I *hear* you on the high price for the fancy diet. I know some who do feed it and others who have chosen to research the ingredients and then select another more affordable diet based on their research. I cannot recommend a specific diet for you, but I do encourage you to research diets or consider home made; dogfoodadvisor and dogfoodanalysis are both good sites to start your research.

You might consider Ted's sea salt remedy for a UTI:

Use a quality sea salt - the aquarium stores tend to sell the best.

A crisis dose is 1 teaspoon of sea salt into a liter of pure, non-chlorinated water, for 1-2 days [play it by ear; you *should* see a rather immediate resolution to the symptoms in that time frame, but if not go for 3 days and consider adding cranberry juice to the water.

A maintenance dose after the crisis resolves is 1/4 teaspoon sea salt into 1 liter of water.

If your dog won't drink the water with 1 teaspoon of sea salt added to it, consider dosing 1/2 teaspoon sea salt into canned food and hiding it that way so your dog takes it. Give 1/2 teaspoon am and pm for up to 2 days.

Ted also adds: "As to the apple cider vinegar for UTI, I do not think it to be as effective as a sea salt remedy. However if ACV is used then it is likely to be mixed with a pinch of baking soda."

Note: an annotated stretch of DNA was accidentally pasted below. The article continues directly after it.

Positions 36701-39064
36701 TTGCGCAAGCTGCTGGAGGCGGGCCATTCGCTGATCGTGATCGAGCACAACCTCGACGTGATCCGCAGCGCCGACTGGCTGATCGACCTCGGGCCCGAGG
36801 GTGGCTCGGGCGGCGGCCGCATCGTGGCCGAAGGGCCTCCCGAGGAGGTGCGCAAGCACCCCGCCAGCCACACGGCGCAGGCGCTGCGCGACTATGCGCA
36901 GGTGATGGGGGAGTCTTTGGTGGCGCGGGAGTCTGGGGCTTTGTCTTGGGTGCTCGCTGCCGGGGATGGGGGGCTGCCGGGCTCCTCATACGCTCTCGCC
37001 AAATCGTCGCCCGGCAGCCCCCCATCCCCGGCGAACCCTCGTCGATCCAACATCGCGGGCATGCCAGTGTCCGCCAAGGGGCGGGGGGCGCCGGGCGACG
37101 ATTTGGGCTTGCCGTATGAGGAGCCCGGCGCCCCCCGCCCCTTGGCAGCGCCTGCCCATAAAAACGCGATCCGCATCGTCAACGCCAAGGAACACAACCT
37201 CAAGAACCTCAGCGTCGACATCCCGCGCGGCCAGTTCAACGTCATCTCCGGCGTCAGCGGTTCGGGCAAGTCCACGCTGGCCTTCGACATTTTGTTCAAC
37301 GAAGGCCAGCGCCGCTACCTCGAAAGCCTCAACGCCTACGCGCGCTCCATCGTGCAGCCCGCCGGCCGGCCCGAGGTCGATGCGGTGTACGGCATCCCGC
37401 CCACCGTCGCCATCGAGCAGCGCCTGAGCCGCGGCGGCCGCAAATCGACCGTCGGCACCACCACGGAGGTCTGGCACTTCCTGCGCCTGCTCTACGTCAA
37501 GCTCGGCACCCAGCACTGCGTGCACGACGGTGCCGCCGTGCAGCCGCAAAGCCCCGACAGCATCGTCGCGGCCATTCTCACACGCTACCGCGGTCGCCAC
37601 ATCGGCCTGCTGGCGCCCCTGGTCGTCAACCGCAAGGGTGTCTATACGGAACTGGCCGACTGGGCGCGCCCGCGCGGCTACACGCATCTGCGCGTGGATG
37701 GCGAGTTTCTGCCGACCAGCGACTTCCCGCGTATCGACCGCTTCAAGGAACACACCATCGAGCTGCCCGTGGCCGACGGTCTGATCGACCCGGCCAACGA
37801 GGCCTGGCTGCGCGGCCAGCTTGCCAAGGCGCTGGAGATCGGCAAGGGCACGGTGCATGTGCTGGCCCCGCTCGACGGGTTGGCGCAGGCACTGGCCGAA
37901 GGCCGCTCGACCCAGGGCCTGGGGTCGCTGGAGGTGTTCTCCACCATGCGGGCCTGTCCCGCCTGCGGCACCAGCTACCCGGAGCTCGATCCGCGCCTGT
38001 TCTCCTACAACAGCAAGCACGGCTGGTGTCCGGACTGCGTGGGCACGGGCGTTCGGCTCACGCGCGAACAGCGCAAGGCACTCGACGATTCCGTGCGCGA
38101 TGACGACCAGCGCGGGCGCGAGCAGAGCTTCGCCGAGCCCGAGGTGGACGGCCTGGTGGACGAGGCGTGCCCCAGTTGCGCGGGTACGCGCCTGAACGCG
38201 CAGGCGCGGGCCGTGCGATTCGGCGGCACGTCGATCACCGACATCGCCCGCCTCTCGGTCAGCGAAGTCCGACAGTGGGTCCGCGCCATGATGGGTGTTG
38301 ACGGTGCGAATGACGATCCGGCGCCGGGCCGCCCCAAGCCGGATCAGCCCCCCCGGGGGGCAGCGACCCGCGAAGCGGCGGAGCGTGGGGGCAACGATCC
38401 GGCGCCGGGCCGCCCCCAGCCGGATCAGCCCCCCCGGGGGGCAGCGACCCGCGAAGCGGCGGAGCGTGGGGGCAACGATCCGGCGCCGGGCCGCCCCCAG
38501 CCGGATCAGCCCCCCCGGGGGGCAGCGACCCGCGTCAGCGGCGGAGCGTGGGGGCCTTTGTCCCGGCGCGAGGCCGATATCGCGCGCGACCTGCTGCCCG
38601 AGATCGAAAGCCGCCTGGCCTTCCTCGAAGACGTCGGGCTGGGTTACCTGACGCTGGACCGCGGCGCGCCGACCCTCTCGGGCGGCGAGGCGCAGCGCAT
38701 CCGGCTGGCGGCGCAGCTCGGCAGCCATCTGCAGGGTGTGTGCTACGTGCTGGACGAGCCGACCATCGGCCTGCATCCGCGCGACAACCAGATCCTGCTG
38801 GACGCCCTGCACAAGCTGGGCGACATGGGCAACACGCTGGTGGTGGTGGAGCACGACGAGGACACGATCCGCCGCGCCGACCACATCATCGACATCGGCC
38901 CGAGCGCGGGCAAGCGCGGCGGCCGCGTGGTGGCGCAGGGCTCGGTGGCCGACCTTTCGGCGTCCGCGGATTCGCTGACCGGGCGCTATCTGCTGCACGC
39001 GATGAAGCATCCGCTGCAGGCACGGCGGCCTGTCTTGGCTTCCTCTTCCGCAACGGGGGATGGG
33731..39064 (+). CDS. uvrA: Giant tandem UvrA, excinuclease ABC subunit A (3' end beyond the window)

Some folks report good results with powdered cranberry. As for the powdered cranberry dosage, some contributors have used 2 capsules [Cranactin brand] diluted in 1 oz water for a cat, while others have used 1 capsule for a 65 pound dog. This is something you will have to compare brands and potencies and work out for your dog, but it makes sense to me to start out with 1 capsules with food am and pm during a crisis and then scale back to 1/2 capsule am and pm for maintenance.

Many mix yogurt and ACV together and feed with the am and pm meals. 1 to 1-1/2 tablespoons of raw, unpasteurized, unfiltered, "with the mother" ACV into wet food or yogurt. Yogurt provides probiotics; it may be easier to simply buy the probiotics in powder form and add to the diet, as some dogs don't do well with dairy.

The ACV can be used as a maintenance dose with the food; if you dose a probiotic as well its a good idea to switch brands every couple of weeks to rotate the species of probiotic for proper balance in the gut.

If the UTI comes back after using home remedies you really should make another appointment with the vet to rule out/rule in urinary crystals or bladder stones.


Sea Salt
Posted by Linda (Spokane Wa) on 03/08/2014